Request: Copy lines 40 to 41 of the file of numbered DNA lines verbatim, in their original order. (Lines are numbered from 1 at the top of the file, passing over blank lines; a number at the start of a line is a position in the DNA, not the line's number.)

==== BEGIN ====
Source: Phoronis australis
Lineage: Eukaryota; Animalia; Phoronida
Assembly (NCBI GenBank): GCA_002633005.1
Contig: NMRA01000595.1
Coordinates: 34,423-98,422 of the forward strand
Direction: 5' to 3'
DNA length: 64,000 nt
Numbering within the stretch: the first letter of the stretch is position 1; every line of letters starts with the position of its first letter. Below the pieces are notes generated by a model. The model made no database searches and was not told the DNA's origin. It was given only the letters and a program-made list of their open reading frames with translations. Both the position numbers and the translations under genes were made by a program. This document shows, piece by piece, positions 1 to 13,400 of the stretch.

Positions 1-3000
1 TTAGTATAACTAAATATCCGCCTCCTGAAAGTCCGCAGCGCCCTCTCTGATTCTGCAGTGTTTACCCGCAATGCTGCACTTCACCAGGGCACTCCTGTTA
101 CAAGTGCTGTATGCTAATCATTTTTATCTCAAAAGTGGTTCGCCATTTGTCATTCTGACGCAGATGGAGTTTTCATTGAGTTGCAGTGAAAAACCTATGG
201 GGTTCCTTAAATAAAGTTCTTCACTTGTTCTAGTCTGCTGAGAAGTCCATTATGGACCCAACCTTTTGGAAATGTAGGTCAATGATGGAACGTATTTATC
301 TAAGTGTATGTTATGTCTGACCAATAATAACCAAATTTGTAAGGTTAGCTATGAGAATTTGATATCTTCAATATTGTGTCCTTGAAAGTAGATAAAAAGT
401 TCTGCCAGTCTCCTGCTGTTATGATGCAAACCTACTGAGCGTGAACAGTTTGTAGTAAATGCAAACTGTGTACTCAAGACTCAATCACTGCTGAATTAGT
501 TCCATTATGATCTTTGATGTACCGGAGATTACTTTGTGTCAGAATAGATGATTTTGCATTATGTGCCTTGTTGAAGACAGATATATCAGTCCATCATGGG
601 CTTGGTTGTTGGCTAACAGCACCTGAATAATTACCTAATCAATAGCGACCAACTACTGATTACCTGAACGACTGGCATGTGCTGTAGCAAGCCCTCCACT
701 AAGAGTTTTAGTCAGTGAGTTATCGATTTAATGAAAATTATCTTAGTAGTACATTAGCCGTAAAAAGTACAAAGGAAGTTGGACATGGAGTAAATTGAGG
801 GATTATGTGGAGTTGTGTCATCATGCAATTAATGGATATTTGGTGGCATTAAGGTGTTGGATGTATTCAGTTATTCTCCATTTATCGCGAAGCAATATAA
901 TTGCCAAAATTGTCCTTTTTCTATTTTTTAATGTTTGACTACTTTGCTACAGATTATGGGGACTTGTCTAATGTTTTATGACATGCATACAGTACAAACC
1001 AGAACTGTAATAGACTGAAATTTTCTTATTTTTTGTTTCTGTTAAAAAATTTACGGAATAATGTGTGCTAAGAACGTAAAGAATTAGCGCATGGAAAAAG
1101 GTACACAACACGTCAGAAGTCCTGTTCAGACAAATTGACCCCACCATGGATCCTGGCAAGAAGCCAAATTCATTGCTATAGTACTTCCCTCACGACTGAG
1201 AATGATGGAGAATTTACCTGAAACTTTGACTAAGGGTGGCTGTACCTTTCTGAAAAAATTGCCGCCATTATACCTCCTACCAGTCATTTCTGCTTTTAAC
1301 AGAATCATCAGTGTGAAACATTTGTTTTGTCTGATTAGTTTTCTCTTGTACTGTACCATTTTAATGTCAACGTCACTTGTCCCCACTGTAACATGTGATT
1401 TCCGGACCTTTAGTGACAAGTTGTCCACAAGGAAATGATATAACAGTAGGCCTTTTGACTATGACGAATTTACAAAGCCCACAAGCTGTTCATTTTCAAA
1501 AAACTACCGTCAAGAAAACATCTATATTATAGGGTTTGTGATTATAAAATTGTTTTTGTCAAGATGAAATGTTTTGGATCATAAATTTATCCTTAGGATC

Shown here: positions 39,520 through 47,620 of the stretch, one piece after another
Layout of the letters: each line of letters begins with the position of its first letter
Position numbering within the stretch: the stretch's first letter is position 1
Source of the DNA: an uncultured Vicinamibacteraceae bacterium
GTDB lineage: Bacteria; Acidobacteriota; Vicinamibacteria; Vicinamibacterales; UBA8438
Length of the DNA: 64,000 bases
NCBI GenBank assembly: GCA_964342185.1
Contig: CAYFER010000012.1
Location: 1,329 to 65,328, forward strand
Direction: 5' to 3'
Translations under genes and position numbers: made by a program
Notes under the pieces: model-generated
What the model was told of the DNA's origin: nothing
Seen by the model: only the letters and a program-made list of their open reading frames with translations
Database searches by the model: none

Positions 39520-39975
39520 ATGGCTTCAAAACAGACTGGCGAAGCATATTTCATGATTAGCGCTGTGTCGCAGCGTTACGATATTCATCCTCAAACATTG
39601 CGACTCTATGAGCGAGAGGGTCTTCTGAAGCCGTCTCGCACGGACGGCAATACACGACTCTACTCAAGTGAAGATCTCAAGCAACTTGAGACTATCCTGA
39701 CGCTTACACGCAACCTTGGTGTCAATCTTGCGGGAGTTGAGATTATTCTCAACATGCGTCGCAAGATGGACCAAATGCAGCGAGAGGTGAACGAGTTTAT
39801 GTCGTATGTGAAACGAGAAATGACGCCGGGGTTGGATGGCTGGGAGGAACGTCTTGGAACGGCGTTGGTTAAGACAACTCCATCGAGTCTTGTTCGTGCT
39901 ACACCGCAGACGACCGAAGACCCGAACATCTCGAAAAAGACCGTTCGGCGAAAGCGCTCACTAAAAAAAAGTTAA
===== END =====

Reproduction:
Database searches by the model: none

Positions 39520-39975